penalty

[pen-l-tee]
noun, plural penalties.
1.
a punishment imposed or incurred for a violation of law or rule.
2.
a loss, forfeiture, suffering, or the like, to which one subjects oneself by nonfulfillment of some obligation.
3.
something that is forfeited, as a sum of money.
4.
a disadvantage imposed upon one of the competitors or upon one side for infraction of the rules of a game, sport, etc.
5.
consequence or disadvantage attached to any action, condition, etc.

Origin:
1505–15;Medieval Latin poenālitās. See penal, -ty2

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World English Dictionary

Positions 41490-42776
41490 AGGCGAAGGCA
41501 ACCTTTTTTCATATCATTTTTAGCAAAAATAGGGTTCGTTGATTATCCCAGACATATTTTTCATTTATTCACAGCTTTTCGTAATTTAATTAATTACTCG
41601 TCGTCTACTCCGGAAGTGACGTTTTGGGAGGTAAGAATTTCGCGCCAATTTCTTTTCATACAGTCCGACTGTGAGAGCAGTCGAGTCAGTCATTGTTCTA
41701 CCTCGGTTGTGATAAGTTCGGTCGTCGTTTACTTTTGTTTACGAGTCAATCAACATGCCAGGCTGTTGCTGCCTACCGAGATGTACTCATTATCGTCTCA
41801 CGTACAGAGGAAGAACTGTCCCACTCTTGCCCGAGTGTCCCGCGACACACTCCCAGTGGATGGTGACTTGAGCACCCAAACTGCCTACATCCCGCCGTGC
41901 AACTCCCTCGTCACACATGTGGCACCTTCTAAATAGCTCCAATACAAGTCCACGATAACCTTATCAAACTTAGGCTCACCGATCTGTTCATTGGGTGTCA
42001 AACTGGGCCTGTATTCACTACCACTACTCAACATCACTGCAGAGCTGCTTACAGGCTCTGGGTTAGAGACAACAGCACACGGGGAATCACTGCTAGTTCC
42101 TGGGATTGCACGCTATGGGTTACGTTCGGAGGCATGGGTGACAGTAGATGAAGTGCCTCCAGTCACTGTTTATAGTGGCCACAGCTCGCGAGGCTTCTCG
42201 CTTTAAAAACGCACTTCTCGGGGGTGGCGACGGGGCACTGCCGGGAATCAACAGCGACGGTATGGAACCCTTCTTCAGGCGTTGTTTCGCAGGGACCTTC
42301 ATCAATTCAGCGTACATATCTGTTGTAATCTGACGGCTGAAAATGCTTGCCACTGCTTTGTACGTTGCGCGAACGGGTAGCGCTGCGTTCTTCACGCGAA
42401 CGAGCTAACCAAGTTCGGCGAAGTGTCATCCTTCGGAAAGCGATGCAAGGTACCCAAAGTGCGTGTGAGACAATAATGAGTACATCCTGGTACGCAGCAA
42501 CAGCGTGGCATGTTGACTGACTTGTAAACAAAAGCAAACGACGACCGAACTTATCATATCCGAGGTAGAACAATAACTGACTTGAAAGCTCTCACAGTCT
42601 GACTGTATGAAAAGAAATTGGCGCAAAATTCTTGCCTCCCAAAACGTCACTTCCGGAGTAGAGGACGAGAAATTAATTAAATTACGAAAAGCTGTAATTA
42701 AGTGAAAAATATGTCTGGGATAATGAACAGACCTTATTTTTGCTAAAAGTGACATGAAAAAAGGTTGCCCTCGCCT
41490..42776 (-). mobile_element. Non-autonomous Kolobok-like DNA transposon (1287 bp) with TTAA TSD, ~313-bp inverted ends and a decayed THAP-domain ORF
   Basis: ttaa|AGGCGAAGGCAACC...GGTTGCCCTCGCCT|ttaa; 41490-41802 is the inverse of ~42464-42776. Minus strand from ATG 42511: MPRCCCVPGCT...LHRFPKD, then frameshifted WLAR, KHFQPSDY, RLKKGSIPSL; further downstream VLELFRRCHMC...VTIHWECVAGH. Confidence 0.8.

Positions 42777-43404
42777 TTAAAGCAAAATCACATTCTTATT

penalty (ˈpɛnəltɪ)
 
n , pl -ties
1.  a legal or official punishment, such as a term of imprisonment
2.  some other form of punishment, such as a fine or forfeit for not fulfilling a contract
3.  loss, suffering, or other unfortunate result of one's own action, error, etc
4.  sport, games a handicap awarded against a player or team for illegal play, such as a free shot at goal by the opposing team, loss of points, etc
 
[C16: from Medieval Latin poenālitās penalty; see penal]

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Example sentences
There are no service contracts, and no penalties for canceling.
Now, a new national law aims to protect the national treasure, though the first
  penalties have been relatively mild.
Penalties for animal cruelty need to be tripled in the case of dogfighting.
Heavy penalties can be imposed for importing, selling, or transporting it.
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